Mix it Up helps youth and adults learn about others
Mix it Up Day at schools give students a chance to learn about others.
We all have both differences and similarities to other people in so many ways. While some experiences may be similar among some, the way they perceive those experiences depends greatly on their personality, previous experiences, culture from which they came and other factors, according to Michigan State University Extension. Our innate characteristics and personality are influenced by diverse experiences and different cultural and familial environments.
It’s often easy to be tolerant and accepting of differences with some people, and yet harder to show that same tolerance with others. We may form opinions of people based on very little information or preconceived ideas of their character. Intolerance of others’ behavior or character can lead to needless misunderstandings, hostility or bullying behavior. Children learn to behave in certain ways and form opinions of other people based on their family experiences and how they learn to feel about themselves.
Mix it Up is a school-based project to give young people an opportunity to get outside their comfort zone and get to know others whom they might not otherwise try to know. The goal of the project is to get students to learn more about others who are different or hang out with different groups. On October 29th, Mix it Up Day, students are encouraged to sit with others who they do not know well or have never shown an interest in being acquainted with before. They might sit with others at lunch time, their school events or just have a conversation with others. On the Teaching Tolerance website there are conversation starter ideas, ideas for ways that students can prepare for and how to promote Mix it Up Day at their school. Schools can even register on that site to have a Mix it Up Day.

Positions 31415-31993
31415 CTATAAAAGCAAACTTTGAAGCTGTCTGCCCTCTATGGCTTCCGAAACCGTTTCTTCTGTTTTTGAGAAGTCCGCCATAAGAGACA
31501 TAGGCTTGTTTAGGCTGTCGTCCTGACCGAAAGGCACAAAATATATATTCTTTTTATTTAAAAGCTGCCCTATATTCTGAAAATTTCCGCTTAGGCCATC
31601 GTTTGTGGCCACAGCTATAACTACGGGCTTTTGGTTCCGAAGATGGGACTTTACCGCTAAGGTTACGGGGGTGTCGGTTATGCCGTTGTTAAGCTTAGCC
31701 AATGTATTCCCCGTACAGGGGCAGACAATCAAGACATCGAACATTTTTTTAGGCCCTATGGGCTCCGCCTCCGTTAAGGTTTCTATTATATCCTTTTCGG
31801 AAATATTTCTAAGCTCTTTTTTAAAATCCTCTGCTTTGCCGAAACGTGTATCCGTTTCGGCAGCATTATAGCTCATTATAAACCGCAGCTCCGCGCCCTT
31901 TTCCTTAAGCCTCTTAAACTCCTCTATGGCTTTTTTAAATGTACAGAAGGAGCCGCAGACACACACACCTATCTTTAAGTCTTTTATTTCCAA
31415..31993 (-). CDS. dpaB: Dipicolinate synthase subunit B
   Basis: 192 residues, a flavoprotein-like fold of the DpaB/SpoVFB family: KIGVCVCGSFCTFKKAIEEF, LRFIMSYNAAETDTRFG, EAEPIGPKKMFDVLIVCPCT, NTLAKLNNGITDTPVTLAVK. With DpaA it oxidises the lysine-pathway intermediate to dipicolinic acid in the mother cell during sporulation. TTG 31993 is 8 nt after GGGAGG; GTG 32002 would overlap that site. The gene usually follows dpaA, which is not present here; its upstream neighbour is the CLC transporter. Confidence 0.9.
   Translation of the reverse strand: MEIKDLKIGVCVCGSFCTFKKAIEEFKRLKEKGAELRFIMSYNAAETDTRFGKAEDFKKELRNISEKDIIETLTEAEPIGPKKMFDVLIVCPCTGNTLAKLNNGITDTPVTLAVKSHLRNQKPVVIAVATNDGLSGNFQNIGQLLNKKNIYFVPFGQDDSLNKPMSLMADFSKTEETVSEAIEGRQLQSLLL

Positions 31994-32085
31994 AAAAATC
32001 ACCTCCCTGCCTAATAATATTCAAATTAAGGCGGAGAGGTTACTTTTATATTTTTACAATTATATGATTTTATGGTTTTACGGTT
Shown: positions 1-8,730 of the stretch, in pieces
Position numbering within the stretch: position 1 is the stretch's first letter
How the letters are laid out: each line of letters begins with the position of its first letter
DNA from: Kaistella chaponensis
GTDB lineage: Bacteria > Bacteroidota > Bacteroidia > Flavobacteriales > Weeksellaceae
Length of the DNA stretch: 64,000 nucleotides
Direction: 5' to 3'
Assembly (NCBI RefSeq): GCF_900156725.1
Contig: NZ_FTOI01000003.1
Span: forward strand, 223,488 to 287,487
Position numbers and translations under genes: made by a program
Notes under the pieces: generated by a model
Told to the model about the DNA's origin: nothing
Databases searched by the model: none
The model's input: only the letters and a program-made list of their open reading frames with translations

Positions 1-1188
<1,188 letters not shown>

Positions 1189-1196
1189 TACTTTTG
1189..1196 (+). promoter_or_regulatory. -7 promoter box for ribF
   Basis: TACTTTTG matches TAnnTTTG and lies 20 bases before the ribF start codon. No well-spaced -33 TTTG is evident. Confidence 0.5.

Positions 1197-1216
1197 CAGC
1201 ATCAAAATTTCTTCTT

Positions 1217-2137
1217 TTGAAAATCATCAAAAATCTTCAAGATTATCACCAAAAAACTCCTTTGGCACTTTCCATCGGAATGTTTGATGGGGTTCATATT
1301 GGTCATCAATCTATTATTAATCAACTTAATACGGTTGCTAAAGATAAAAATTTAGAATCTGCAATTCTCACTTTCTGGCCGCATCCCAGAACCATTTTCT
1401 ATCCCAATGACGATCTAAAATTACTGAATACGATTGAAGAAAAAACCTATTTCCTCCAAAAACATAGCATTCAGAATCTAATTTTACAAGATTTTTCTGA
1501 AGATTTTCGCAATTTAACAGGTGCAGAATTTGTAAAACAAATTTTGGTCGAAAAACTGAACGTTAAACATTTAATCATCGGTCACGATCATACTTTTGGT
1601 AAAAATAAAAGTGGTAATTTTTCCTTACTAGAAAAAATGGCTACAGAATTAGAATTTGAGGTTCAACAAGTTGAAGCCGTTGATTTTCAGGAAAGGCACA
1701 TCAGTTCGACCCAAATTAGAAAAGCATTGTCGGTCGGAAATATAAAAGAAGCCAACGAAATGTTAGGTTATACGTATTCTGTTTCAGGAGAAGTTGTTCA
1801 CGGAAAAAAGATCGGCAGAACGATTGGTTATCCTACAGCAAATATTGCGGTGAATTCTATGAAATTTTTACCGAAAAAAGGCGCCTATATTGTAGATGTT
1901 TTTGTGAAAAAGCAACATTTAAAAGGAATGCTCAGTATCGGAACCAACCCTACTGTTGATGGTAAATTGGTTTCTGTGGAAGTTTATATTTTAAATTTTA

Outside of the school on Mix it Up Day, we can all try to keep mixing our groups so that we are not always associating with the people we know or forgetting to include people who are unfamiliar or different. When you plan meetings or gatherings, think of ways to encourage everyone to spend time with others they don’t know well. Give people conversation starters or fun activities to help build friendships.
Teaching by example, we are encouraging our youth to be open to more communication with their peers and not just their chosen friends. We can create so many positive outcomes in youth by helping to reduce the likelihood and frequency of bullying behavior for both those who bully and those who are targets of bullying. Even students who do not experience bullying first-hand can suffer negative emotional consequences when they witness repeated bullying. You can read about other ways to help children form friendships and help families improve relationships on the MSU Extension website.